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I want to replace

# Bulk Delete #

with

=== Bulk Delete ===

I am using the following sed command.

sed "s/#\([^#]*\)#/===\1===/g" filename

It works, but it also replaces

### Translation

with

======# Translation

How to prevent it and make it work in both mac and ubuntu?

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2 Answers 2

up vote 0 down vote accepted

You could use + to enforce at least one character which is not a #

Since the sed in OSX does not support the enhanced regular expression syntax like + by default, you need to pass the -E flag to sed. And the good news is -E flag works well on *nix systems too. When using the -E flag, you can skip escaping the special regex characters like +, (, etc.

sed -E "s/#([^#]+)#/===\1===/g" filename
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@JonathanLeffler - updated the answer. Try with the -E -e flag, should work on both OSX and *nix –  Tuxdude Mar 8 '13 at 6:30
    
The -e option universally (meaning all versions of sed) specifies that the next argument is part of the script; you can specify it multiple times to build up a complex script. On Mac OS X, you can use the -E option to invoke 'extended regular expressions', but then you don't need the backslashes: sed -E -e 's/#([^#]+#/===\1===/g'. –  Jonathan Leffler Mar 8 '13 at 6:31
    
Yes you're right about, -e which was optional. Should have mentioned that. –  Tuxdude Mar 8 '13 at 6:32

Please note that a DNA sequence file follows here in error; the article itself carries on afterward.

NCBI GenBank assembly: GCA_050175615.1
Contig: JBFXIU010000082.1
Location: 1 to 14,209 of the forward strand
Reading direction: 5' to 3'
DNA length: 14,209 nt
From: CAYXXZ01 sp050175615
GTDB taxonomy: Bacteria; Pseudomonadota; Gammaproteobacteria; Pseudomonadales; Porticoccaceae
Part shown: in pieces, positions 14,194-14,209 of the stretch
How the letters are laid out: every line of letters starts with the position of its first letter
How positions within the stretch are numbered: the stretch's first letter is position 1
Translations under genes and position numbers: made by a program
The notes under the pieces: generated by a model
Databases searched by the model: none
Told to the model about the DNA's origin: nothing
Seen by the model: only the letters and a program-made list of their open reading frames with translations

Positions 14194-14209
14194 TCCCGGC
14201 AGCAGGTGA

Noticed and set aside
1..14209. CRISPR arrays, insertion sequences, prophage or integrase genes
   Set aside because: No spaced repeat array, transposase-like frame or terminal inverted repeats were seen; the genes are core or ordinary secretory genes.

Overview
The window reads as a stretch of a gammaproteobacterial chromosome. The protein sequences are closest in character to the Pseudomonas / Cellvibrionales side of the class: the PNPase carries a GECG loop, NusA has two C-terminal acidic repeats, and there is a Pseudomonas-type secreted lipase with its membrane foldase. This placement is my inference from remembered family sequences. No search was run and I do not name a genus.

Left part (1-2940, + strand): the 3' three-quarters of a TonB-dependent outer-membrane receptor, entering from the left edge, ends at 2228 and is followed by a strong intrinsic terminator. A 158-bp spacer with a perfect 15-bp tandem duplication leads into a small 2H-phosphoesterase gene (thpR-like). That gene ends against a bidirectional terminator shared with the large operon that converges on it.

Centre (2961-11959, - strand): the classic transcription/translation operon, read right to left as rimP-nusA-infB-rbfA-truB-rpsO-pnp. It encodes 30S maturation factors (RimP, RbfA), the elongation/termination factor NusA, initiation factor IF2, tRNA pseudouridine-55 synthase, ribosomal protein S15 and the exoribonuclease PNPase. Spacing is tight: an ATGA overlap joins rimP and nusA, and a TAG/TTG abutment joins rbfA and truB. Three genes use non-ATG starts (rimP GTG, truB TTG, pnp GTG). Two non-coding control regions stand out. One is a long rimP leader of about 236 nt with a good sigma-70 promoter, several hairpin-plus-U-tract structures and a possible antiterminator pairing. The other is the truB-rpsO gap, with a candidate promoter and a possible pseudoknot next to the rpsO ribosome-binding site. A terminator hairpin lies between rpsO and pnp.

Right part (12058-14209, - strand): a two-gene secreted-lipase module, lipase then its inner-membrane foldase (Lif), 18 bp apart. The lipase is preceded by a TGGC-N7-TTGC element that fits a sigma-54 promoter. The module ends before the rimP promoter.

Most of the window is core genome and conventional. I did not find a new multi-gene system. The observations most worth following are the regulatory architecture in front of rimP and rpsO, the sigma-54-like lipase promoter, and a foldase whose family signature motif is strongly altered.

OK—we're in agreement on Mac. I'm not sure about elsewhere. According to its help message, GNU sed (4.4.2) uses the -r option to invoke extended regular expressions. However, it seems to support -E as an undocumented synonym for -r. –  Jonathan Leffler Mar 8 '13 at 6:33
    
I tried it on my Linux box with GNU sed version 4.2.1 and it seems to be happy with -E. And yes you're right -r seems to be the option documented in the man page and I do not see -E. I'm not sure if the man page on my system is outdated. –  Tuxdude Mar 8 '13 at 6:33

The easiest way is to match the blanks too:

sed 's/# \([^#]*\) #/=== \1 ===/g' filename

Another way is to require multiple (one or more) non-hashes between the two hashes:

sed 's/#\([^#]\{1,\}\)#/===\1===/g' filename

The \{n,m\} is a quantifier notation that requires at least n occurrences and at most m occurrences of the pattern immediately before it, so it is generalization of the ?, * and + metacharacters (which can be represented by \{0,1\}, \{0,\}, and \{1,\} respectively). If m is missing, it means any number not smaller than n; if n is missing, it means any number not larger than m, and so is equivalent to 0. In my example, I'm using it as the classic, portable (to prehistoric versions of sed off Linux and Mac OS X) version of +.

Another way of writing that is:

sed 's/#\([^#][^#]*\)#/===\1===/g' filename

And you can combine the ideas, of course:

sed 's/# \([^#][^#]*\) #/=== \1 ===/g' filename
sed 's/# \([^#]\{1,\}\) #/=== \1 ===/g' filename
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Can you kindly explain 's/#\([^#]\{1,\}\)#/===\1===/g' a bit more, or point me to some documentation? I am slightly confused. –  Sudar Mar 8 '13 at 6:44
    
Thank you for the explanation –  Sudar Mar 8 '13 at 6:56

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